Monday 16 Jul 2018 | 07:34 | SYDNEY
Monday 16 Jul 2018 | 07:34 | SYDNEY

Afghanistan: It doesn't stack up (part 1)


Sam Roggeveen


2 September 2009 15:11

The recent (mostly American) blog debate about the strategic justification for the Afghanistan war (see this site, and this one and this one and this one) has now hit the US media mainstream, with veteran Washington Post columnist George Will calling for a rapid withdrawal.

The contrast with Australia is striking. Among the Australian political class, there seems to be almost total unanimity about Afghanistan — not only are both major political parties in favour of the mission, but no prominent political or foreign policy commentator opposes the status quo (Correction: Hugh White is a significant exception). That's rare under any circumstances. What makes it extraordinary in this case is that the arguments for the current Afghanistan mission are so weak.

Of course, that's purely an assertion on my part, and I need to back it up. So although The Interpreter has recently hosted a lengthy debate about Afghanistan, I thought I would try to be a bit more systematic about this, and test my assertion through a series of posts tackling the strongest arguments for the current operation. These seem to be the main arguments for the mission:

  • Counter-terrorism: to prevent al Qaeda from using Afghanistan as a base for future attacks.
  • Moral/humanitarian: to improve the standard of living of Afghans and save them from the depredations of the Taliban.
  • Pakistani stability: to prevent the Taliban from destabilising Pakistan.
  • India-Pakistan: to stabilise the region and prevent the deterioration of this relationship.
  • Reputation/prestige: losing or withdrawing would bolster the morale of al Qaeda and its supporters.
  • Counter-narcotics: A major social problem can be arrested at its source.
  • Alliance management (specific to Australia): a price we have to pay to maintain or even strengthen our security alliance.

Lets begin with counter-terrorism, since that is the primary public justification for the war, at least in Australia and by our two major allies. President Obama said in March when he launched his new Afghanistan and Pakistan strategy that the goal was to 'disrupt, dismantle and defeat al Qaeda in Pakistan and Afghanistan, and to prevent their return to either country in the future'. The Australian Government has very similar stated objectives, and the British Government calls counter-terrorism the 'overriding reason' for the Afghanistan mission.

What is striking about these statements is their narrowness: the aim is solely to deny terrorists the use of Afghan soil to prepare attacks. By contrast, what is striking about the actual Afghanistan mission is its ambition. In the same statement quoted above, Obama said 'Our efforts will fail in Afghanistan and Pakistan if we don't invest in their future'. He then announced a sweeping new nation-building effort that includes aid for economic development, agriculture, education, infrastructure and counter-narcotics. Similarly, Australian Foreign Minister Stephen Smith said in his statement that 'Our objective...can only be achieved through an approach that combines military action with national development and political effort.'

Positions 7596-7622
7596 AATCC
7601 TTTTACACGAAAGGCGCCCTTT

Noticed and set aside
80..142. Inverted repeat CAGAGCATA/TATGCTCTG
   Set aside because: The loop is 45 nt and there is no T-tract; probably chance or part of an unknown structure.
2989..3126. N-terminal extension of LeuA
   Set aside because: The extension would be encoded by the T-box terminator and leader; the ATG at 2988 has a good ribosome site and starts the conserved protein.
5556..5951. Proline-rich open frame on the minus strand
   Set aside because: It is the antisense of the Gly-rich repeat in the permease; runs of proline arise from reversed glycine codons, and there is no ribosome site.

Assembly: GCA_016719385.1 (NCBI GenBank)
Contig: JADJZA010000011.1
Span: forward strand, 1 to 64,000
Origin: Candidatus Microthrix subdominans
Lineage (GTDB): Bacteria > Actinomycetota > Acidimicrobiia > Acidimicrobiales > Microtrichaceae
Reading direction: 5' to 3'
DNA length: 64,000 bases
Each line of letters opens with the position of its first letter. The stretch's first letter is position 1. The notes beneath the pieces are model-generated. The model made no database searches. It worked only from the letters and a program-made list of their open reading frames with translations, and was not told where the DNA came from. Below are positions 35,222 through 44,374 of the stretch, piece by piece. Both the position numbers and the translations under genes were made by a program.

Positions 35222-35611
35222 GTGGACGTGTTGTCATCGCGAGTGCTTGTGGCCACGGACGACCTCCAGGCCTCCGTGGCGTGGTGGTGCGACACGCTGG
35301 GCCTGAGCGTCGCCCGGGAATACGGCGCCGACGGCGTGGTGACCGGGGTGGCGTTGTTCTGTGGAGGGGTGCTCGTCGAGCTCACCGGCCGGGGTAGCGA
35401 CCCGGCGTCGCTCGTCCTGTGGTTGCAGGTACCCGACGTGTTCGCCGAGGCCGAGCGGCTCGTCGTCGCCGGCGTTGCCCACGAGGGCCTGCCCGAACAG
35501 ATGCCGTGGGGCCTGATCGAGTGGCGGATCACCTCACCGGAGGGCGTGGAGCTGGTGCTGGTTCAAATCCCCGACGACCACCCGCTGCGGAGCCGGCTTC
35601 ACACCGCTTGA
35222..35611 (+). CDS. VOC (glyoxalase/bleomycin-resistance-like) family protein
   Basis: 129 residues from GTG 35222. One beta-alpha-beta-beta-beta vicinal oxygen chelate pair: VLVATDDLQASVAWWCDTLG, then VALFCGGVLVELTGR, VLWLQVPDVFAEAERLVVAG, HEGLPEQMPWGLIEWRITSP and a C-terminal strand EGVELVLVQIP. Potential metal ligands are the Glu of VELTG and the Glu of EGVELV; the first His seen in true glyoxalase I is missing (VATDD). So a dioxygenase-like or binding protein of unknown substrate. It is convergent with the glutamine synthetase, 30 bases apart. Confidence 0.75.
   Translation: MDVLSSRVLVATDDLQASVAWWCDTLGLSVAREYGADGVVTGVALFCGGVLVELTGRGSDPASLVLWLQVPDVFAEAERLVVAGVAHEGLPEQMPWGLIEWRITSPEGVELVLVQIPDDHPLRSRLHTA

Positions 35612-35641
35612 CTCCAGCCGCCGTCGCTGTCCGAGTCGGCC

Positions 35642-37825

The premise is that there is a close connection between counter-terrorism and nation-building, and indeed there is a respectable argument that a more prosperous, politically stable and law-bound Afghan state would be less hospitable to terrorists. On the other hand, many of the terrorist attacks the West has suffered in recent years have been perpetrated by terrorists operating partly or wholly in advanced countries of the kind we would like Afghanistan to be. So there may be little or no relationship between a stable, more prosperous Afghanistan and a reduced threat of global terrorism.

But one does not even have to enter the theoretical debate about nation building as a counter-terrorism strategy to question its applicability to Afghanistan. For even if there is a close connection between the two, building a viable Afghan state is unlikely to reduce the overall threat of terrorism, since al Qaeda and its sympathizers can simply move to other lawless territories.

Indeed, they have already moved to neighbouring Pakistan, but they could also try Somalia, Yemen, Chechnya, the southern Philippines or a number of other semi-governed places. For nation-building to work as a counter-terrorist tool, all these places would have to be reformed on the scale proposed for Afghanistan.

That is clearly unaffordable and impractical, and is advocated by no government. In practice, the counter-terrorist policies adopted by the US and its allies in such territories has focused not on armed nation building but on diplomatic, policing and intelligence efforts occasionally accompanied by some small-scale military operations. There is no obvious reason for Afghanistan to be the exception to this rule.

Some argue that counter-terrorism is not the main reason or even the most important reason only reason for the current military operation in Afghanistan, and I will try to address some of those other reasons in future posts. But it ought to be emphasised that our political leaders do not say this — they consistently reinforce the message that counter-terrorism is the primary reason for the war.

If that argument is sincere but weak, it ought to be questioned. If, as is sometimes implied, it is merely the 'public case' for a policy that in fact has other justifications, then this should be met with more than a shrug of resignation about the ways and means of modern politics. This would actually be a substantial deception and breach of public trust, leading to an expanding war conducted under false pretenses. That is unacceptable in a democracy.

Photo by flickr user ChuckHolton, used under a Creative commons license.